Happy Halloween: “Creepshow” & “Creepshow 2”

CreepshowPoster.jpgHalloween is scary. It’s when the dead walk amongst the living, mischief fills the air, and when things go bump in the night. Halloween is also ridiculous, as drunken people bumble through the streets dressed in costumes, and candy makes sticky the face of every loud kid dressed as a pumpkin. Creepshow and Creepshow 2 represent the best of both worlds. The brainchild of horror master Stephen King and director George A. Romero (a horror pro in his own right, Night of the Living Dead), 1982’s Creepshow and 1987’s Creepshow 2 embody all things freakish, frightening, and campy in true Halloween fashion. Meant as an homage to the scare comics and B-movies of the late ‘40s and ‘50s, both films feature animated sequences, comic book panels, plots thin enough to see through, and enough blue and red lighting to let the audience know when something is supposed to be dramatic.

Creepshow consists of five spooky vignettes: “Father’s Day,” “The Lonesome Death of Jordy Verrill,” “Something to Tide You Over,” “The Crate,” and “They’re Creeping Up On You!”  The film is bookended by scenes of a boy named Billy, played by King’s son Joe King, who takes some flak from his father for reading the “Creepshow” comic book. When Billy’s dad throws the comic in the trash, that’s when all the fun begins. 

In the first story, “Father’s Day,” Old Aunt Bedelia is thought to have killed her father years ago on father’s day, and now she returns to his house every year on that day to celebrate. From flashbacks we learn that the only thing her father loved more than berating his daughter, was his father’s day cake. So when dear old dad comes back from the dead, he has nothing to say about the patricide but only asks, “Where’s my cake, Bedelia?” After spooking the rest of Aunt Bedelia’s family, you better believe that at the end of twenty minutes our favorite zombie gets himself a cake…to die for!

“The Lonesome Death of Jordy Verrill” is a favorite of mine, as Stephen King himself stars as Jordy Verrill, and makes his way through the dialogue reacting and mugging as if he’s in the world’s worst silent film; but it’s okay, King’s in on the joke. Dopey farmer Jordy discovers a meteor has crashed on his property and sees it as an excuse to profit, which we learn from his dream sequence in which he heads to the local college’s “department of meteors” and demands no less than $200 for the rock; Jordy’s no fool. Excited, Jordy touches the rock and burns his fingers, sucking on them to heal the burn. After pouring some water on the meteor to cool it, the rock cracks open and leaks blue liquid into the ground. Over the course of the episode we see a strange green plant growing over all of Verrill’s property, his home, and even himself. Deciding to forgo seeing a doctor (thanks, dream sequence!) Jordy takes a bath instead, and is forced to face the consequences. The majority of this vignette is an excuse for Stephen King to goof off, but the last shot of the alien flora’s progress paired with some telling voiceover reminds us that Creepshow is a horror movie after all.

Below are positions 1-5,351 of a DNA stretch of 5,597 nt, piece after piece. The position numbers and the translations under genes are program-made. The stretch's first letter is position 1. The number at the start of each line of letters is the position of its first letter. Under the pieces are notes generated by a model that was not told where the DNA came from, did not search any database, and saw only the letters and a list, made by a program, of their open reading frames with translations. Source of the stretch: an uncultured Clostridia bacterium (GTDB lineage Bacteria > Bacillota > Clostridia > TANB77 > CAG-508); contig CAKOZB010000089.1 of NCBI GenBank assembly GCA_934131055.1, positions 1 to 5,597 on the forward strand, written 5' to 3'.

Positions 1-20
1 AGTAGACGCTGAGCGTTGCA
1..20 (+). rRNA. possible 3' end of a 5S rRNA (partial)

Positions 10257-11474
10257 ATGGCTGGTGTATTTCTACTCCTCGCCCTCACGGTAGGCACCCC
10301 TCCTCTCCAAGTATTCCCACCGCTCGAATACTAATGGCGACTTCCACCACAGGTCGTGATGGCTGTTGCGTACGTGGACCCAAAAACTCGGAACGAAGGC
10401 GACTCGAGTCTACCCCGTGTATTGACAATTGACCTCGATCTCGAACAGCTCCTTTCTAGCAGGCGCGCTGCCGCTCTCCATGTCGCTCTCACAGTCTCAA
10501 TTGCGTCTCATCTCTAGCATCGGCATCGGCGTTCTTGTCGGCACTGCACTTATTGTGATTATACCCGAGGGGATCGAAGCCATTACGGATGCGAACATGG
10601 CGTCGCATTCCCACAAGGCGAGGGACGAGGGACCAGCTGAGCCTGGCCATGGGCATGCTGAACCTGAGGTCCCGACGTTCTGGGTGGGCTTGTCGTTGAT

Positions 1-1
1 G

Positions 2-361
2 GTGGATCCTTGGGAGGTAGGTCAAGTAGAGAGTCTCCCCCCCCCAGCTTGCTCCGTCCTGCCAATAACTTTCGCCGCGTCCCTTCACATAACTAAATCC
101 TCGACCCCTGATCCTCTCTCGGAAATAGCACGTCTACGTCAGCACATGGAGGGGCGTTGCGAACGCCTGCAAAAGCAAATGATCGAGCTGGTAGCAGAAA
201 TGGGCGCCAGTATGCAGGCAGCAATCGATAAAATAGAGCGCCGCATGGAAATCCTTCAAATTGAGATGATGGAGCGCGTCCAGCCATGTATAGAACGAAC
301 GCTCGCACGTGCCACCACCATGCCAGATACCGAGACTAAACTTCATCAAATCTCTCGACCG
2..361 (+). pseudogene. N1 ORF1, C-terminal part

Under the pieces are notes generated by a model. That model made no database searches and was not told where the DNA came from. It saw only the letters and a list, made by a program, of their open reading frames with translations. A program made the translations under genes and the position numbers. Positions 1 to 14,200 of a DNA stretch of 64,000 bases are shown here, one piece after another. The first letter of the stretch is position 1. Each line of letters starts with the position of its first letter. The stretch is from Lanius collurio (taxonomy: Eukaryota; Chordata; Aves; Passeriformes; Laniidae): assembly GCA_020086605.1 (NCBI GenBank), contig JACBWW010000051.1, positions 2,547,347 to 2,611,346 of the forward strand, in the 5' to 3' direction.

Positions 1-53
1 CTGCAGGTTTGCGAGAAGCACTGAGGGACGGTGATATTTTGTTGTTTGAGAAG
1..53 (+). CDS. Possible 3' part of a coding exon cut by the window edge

galleryCreepshow is a pretty low budget film, so most of the film’s “stars” won’t ring any bells, but “Something To Tide You Over” is the exception. Leslie Nielson (Airplane!) plays Richard Vickers, a vindictive husband who buries his wife and her lover Harry, played by Ted Danson (Cheers), up to their necks on the beach during high tide. Nielson is eerily polite in his murderousness, grinning and speaking agreeably with young Danson who pleads for the life of himself and his lover to no avail. Later that evening, Richard returns to the beach to check up on Harry and his wife, but finds the two missing. He chalks it up to the tide dragging them out to sea, but he knows that’s not true. When Richard returns home to shower, he is interrupted by the sound of someone moving around his house, but none of his many security cameras seem to catch anything. Eventually his seaweed-laden, waterlogged victims confront Richard, and the story ends with Richard threatening that he can hold his breath, “for a long, long time!” He’ll have to hope so! 

Up until now, Creepshow is mostly all fun and games with the slightest sprinkle of scary on top. The story, “The Crate” changes things. It tells the tale of a mysterious old crate lurking under the staircase of a college and soft-spoken professor Henry’s problem with his shrill wife, and how the two things come together. This vignette is no different than the others in the corny lighting or special effects, but the tone of this story is a much graver one. After a call from a janitor, a professor, Henry’s friend Dexter, goes over to the college and attempts to open a hundred-year-old crate. After the creature within the box manages to gobble up the janitor and a grad student, clothes and all, Dexter runs over to Henry’s house to tell him all about it. Henry does what any friend would do and drugs Dexter, heading over to the school to clean up the mess left by the monster. He checks under the stairs, and yes, something under there is stirring. Job done, Henry calls up his wife, Wilma and feeds her a fake story about Dexter and a young girl to get her over to the school. Although Henry seems whipped, we know his true feelings towards his wife (return of the dream sequences!), so you don’t need three guesses to know what happens next. Henry returns home, confident, assuring a conscious Dexter that everything has been taken care of. But, in true horror movie form, sharp teeth and a thirst for blood never really die.